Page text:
3.4 Unlike offences committed contrary to the Bribery Act 2010 and similar offences, the benefit of the misdemeanour under the Corporate Facilitation Offences does not necessarily accrue to the organisation that has failed to prevent it occurring; in the instance of an offence committed contrary to the Bribery Act 2010, the organisation obtains or receives a business advantage, whereas no such advantage is necessarily obtained in an instance of facilitation. Thus under the Corporate Facilitation Offence it will be difficult for the organisation to identify the facilitation offence even with good procedures because the primary issue is that a connected person is engaging in criminal behaviour which they have every incentive to hide from the business they are connected to. For example:

3.4.1 Where an employee is bribed by a customer to facilitate their criminal tax evasion.

3.4.2 Where a criminal organisation plants an accomplice into the business to facilitate their criminal tax evasion (seen periodically in VAT frauds commonly known as Missing Trader Intra-Community ("MTIC") or carousel frauds).

3.5 In our view it may not be appropriate to criminalise a business in circumstances where the criminal behaviour may well not benefit the business at all. Specific examples of where it may not be appropriate to criminalise a business in these circumstances include:

3.5.1 Where the business does not benefit in any way differently whether the actions taken by the connected person are criminal or innocent.

3.5.2 Where the business otherwise behaves legitimately and in accordance with all appropriate laws except for the criminal behaviour of the connected person and there is no suggestion that this behaviour was or would have been permitted by the business.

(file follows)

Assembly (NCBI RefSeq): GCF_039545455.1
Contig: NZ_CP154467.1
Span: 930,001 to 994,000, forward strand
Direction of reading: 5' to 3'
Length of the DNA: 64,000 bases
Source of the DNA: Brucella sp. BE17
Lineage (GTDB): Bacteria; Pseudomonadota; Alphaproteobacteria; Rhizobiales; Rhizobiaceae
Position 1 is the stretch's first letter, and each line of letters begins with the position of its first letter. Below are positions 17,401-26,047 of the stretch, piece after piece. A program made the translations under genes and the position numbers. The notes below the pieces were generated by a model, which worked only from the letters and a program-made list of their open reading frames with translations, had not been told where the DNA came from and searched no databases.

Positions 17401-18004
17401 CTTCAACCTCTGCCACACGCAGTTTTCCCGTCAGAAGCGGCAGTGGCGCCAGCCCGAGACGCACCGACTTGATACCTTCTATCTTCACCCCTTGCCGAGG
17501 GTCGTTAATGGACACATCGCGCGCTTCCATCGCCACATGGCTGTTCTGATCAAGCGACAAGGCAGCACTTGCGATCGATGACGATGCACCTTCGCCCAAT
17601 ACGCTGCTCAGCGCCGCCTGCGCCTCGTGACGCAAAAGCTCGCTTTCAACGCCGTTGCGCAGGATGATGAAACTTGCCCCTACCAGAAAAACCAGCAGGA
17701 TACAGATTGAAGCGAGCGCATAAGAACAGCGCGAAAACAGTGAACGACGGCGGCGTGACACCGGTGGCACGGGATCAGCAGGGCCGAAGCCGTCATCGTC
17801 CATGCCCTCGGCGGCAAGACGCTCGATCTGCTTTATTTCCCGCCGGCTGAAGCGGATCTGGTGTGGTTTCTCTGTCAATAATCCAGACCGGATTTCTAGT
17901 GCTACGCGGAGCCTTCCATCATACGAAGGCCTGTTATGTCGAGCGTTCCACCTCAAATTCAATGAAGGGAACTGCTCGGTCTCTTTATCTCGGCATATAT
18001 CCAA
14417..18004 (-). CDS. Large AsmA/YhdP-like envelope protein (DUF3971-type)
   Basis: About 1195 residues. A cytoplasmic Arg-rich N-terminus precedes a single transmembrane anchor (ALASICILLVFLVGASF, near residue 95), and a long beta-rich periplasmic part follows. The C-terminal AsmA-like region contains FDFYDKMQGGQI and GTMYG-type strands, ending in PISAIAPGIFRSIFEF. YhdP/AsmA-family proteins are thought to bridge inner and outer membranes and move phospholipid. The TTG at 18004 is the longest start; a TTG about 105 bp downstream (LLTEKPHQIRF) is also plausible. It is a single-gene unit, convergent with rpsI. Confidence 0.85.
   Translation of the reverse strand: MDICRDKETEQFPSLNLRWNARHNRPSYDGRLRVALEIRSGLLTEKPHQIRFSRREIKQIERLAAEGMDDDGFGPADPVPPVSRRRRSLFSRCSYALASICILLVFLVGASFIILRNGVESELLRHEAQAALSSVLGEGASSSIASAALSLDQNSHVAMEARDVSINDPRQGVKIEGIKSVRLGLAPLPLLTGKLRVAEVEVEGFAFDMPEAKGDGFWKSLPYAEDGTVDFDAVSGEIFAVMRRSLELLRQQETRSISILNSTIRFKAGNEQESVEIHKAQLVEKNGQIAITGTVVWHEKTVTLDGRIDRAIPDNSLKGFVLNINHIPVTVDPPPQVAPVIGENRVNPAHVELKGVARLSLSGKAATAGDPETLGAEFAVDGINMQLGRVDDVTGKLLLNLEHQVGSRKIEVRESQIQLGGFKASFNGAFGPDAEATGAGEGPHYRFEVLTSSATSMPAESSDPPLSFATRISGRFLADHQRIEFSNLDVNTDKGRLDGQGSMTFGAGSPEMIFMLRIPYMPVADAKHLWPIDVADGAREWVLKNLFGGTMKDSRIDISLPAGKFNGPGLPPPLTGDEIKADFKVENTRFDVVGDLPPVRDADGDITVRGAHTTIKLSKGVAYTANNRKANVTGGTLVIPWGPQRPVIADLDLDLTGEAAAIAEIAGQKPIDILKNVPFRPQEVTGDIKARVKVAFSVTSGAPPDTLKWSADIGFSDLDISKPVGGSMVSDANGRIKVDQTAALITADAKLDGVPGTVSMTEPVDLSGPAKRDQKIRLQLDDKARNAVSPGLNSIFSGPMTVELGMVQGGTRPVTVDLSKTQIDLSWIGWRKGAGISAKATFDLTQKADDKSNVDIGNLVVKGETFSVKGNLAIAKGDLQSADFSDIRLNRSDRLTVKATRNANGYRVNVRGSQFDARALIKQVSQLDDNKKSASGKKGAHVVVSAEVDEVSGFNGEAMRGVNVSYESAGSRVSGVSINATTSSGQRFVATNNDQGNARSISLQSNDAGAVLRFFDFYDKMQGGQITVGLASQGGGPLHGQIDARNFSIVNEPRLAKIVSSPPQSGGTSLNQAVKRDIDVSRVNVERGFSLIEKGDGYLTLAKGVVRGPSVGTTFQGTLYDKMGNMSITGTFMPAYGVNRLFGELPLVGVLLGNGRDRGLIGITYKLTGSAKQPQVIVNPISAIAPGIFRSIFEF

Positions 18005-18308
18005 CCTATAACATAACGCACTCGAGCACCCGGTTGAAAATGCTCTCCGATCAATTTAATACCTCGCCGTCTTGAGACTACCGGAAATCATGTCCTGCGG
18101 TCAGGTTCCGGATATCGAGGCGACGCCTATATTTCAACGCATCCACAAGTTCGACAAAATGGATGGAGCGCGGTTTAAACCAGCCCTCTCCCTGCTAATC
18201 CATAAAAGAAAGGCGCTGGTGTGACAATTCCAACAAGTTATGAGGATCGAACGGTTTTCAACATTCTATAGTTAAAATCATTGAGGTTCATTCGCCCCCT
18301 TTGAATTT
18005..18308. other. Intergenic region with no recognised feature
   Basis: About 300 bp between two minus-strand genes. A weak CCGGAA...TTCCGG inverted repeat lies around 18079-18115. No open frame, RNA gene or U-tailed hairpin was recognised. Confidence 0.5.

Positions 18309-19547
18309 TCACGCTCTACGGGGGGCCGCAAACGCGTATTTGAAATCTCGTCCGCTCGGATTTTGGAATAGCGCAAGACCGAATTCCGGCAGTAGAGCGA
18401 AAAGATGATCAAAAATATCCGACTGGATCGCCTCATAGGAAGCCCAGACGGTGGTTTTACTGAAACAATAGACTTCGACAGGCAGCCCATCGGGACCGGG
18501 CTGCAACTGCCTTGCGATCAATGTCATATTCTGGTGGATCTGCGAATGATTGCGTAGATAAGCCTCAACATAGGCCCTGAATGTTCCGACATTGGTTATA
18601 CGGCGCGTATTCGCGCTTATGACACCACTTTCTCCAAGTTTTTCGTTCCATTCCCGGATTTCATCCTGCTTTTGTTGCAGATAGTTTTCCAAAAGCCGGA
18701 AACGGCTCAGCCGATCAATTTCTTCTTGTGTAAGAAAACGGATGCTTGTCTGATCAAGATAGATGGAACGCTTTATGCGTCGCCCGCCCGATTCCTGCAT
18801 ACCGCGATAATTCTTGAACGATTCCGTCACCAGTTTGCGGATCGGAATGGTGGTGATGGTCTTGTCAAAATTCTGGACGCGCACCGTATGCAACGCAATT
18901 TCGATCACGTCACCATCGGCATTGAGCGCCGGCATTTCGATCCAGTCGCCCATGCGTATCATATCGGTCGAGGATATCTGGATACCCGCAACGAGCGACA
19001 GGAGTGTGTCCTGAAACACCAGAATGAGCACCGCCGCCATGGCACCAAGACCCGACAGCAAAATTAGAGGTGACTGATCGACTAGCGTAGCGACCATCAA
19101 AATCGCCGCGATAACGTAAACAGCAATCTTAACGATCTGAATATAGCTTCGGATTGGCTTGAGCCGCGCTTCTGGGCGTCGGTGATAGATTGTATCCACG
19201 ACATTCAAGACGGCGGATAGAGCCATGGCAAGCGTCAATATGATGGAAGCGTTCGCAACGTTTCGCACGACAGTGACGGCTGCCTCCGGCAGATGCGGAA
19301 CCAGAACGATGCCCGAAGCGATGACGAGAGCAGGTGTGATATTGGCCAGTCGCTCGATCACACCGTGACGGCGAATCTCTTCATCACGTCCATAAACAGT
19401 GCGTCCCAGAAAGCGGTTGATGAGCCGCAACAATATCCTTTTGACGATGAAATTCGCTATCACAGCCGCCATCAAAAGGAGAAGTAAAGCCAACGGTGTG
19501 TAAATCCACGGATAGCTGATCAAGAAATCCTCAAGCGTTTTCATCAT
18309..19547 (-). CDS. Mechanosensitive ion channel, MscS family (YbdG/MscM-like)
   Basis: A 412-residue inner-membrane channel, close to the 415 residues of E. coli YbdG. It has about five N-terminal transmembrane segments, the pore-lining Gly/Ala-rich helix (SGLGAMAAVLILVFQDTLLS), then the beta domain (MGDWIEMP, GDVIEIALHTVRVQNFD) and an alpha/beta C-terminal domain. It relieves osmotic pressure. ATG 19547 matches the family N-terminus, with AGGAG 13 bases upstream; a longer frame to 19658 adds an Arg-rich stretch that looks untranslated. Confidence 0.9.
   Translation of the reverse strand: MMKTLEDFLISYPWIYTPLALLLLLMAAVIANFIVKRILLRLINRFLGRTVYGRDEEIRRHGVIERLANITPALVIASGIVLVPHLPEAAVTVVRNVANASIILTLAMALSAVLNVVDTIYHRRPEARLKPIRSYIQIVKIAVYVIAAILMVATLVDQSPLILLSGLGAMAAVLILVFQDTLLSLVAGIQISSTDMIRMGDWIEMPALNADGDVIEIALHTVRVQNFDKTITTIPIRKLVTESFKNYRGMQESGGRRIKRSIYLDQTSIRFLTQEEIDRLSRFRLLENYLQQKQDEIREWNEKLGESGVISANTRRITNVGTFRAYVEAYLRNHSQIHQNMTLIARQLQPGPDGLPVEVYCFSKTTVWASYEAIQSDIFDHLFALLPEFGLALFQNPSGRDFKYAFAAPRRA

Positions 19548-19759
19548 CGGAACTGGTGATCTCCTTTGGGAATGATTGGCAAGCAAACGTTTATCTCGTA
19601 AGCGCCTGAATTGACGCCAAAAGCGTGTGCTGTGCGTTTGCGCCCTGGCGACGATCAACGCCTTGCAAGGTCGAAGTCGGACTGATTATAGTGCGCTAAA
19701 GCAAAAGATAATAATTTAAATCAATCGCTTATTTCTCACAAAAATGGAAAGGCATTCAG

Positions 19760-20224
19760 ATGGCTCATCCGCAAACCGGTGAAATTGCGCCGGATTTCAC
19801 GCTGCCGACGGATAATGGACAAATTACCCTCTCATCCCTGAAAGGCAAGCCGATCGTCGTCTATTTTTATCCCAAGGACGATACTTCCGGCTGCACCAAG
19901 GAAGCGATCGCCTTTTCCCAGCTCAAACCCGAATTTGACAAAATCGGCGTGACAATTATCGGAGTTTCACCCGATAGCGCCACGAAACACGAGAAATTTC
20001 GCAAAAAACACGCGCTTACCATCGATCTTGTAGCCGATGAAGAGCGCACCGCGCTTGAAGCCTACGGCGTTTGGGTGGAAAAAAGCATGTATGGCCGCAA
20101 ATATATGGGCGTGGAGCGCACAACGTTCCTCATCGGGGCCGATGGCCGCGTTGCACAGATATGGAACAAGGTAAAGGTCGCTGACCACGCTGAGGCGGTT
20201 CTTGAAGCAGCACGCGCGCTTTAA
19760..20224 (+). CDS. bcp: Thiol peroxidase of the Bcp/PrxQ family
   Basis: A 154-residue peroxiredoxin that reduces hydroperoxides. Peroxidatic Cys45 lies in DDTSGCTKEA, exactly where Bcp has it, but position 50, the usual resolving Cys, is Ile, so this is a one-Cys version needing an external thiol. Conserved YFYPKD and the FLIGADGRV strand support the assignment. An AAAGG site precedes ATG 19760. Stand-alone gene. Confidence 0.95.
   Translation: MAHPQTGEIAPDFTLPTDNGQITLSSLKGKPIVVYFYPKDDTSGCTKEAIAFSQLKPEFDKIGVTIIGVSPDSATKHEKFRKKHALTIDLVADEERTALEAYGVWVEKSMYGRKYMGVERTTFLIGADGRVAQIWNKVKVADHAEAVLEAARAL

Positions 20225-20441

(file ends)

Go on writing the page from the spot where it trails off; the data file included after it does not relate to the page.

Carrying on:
3.6 This is exacerbated by the drafting of the defence, that organisations have procedures in place that are "reasonable in all the circumstances" to prevent the facilitation offence taking place.

3.7 In our view "reasonable in all the circumstances" (emphasis added) creates unnecessary ambiguity over its potential interpretation. "Reasonable" is already understood in the context of criminal law, however "reasonable in all the circumstances" is a new formula which has not been tested in the courts and so will create unnecessary uncertainty. In our view there is a risk it will be too wide. Specific examples of the uncertainty created include:

3.7.1 On the basis of the offence as drafted the "key" circumstances are criminal evasion of tax by a third party and the facilitating criminal behaviour of a connected person; is a business expected to be able to identify and prevent such criminal behaviour by connected persons where the connected persons are actively hiding this behaviour and/or subverting a business’ internal processes to enable them to do so?

3.7.2 What other circumstances does "in all the circumstances" encompass? Is this limited to those circumstances the business is aware of or does this include those HMRC believes the business should be aware of, as is commonly the case in cases of suspected MTIC fraud?

3.8 We support the intention to provide guidance which has been officially approved, whether this is government advice or industry advice that has been endorsed by HM Treasury.

3.9 We are however concerned that there is no requirement for the courts to take have regard to the guidance. While the courts cannot and should not be compelled to reach any particular conclusion, in our view an organisation should be able to rely on official guidance; it should be for the court to decide whether the way in which the organisation has done so is reasonable.

3.10 For example, the General Anti-Abuse Rule which was implemented in Part 5 of Finance Act 2013 to counteract tax advantages arising from tax arrangements that are abusive dealt with this by requiring that a court or Tribunal "must take into account" HMRC’s guidance (see s211(2) of Finance Act 2013).

3.11 We suggest that a similar provision should be added to Part 3 of the Criminal Finances Bill.

November 2016

 

Prepared 15th November 2016